At birth, infants of diabetic women are held to be bigger, fatter and more oedematous than those born of normal mothers. This is indicated especially by the works of Fischer (1935) and White & Hunt (1943) in which the foetal age is noticed. Some of the babies are truly giant infants, but others may be small, and the majority of literature does not afford any clear impression of the weight distribution and relation of these babies. The matter is complicated by the limited empirical material and the praemature occurrence of most deliveries, in connection with the great natural variance of birth weights.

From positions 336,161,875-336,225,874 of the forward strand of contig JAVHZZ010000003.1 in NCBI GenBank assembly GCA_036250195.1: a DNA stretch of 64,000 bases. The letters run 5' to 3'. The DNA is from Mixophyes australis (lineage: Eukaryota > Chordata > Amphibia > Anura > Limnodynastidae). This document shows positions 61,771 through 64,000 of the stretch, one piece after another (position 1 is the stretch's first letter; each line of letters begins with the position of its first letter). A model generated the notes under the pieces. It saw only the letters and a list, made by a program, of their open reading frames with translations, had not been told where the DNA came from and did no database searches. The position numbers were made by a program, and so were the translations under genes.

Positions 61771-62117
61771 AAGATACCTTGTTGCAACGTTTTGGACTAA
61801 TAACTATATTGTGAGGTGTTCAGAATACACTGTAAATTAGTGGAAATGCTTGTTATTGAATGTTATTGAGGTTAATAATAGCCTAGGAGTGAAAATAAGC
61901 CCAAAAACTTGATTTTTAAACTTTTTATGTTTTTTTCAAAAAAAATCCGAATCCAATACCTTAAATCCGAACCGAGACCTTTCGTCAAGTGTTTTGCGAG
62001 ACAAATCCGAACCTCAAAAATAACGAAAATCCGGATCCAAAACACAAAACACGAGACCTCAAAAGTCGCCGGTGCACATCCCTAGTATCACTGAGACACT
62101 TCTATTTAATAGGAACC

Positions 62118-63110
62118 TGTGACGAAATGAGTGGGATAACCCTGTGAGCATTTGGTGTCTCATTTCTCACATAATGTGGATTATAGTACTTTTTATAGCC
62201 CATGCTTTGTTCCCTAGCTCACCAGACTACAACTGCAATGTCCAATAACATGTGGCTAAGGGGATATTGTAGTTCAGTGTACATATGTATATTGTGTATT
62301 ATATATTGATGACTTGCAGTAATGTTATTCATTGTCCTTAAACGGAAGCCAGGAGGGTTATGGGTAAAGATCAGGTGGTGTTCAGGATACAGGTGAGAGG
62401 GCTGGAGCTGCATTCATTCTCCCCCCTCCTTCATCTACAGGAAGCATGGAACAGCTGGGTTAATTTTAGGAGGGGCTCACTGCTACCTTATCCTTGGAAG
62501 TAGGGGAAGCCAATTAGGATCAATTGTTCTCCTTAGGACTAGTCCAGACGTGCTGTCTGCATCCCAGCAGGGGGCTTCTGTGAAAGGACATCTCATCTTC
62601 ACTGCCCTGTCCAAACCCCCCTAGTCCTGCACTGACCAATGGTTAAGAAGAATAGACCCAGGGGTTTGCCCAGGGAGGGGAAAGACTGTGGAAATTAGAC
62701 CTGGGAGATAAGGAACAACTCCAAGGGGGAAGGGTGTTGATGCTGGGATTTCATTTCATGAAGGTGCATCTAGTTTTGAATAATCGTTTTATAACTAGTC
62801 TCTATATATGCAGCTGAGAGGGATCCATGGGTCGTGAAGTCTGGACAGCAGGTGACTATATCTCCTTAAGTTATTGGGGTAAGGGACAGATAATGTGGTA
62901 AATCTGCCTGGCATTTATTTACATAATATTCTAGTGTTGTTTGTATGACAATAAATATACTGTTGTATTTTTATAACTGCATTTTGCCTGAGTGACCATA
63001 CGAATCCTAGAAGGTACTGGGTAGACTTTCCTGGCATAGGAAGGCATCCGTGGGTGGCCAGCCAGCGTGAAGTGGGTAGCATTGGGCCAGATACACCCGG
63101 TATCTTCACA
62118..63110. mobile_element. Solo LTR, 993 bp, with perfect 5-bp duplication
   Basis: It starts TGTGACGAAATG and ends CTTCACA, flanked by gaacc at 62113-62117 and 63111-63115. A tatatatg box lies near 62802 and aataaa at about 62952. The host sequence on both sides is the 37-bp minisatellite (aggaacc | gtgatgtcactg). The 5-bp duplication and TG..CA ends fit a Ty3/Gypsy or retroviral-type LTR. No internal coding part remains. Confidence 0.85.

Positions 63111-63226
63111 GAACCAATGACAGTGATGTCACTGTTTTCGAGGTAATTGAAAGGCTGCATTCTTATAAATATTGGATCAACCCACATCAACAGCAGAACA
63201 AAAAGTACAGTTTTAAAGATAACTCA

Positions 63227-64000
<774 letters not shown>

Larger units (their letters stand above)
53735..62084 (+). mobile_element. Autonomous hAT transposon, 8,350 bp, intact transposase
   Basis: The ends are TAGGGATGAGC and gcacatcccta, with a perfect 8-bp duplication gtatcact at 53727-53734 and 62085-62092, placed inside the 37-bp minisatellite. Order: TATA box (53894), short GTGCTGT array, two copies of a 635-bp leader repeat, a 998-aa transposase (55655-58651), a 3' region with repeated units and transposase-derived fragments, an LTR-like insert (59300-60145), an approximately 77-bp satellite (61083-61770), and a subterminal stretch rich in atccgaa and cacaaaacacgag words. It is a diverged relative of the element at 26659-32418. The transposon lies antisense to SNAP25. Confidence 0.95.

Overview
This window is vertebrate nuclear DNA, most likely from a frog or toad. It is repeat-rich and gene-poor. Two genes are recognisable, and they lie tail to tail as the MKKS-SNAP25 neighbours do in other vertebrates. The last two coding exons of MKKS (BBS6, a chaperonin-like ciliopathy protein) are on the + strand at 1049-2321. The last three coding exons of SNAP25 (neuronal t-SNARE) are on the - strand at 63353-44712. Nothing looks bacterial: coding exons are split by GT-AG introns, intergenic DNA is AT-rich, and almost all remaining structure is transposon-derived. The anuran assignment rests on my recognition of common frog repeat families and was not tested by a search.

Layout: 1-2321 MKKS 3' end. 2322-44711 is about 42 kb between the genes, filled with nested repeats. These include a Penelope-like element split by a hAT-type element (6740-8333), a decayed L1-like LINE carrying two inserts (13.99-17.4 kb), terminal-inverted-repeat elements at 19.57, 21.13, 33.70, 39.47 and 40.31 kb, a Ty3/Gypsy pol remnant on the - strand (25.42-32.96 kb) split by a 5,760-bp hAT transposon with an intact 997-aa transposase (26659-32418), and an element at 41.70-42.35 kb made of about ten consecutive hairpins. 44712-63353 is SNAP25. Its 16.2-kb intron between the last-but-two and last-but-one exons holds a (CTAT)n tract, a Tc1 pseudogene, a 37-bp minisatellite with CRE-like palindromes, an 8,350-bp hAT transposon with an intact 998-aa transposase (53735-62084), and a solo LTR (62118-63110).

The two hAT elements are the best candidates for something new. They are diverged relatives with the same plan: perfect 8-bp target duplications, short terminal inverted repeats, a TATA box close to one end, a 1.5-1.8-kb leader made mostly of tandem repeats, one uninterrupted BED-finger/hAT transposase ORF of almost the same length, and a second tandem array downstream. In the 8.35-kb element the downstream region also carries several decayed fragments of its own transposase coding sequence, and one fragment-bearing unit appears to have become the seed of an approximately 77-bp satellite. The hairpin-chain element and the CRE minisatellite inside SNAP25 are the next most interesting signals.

The excessive weight of the infants has been attributed to the maternal hyperglycaemia, which entails an increased supply and foetal content of glucose. Hitherto, no one has succeeded in or even tried to demonstrate a correlation between the foetal glucose supply and the weight of the infant, difficult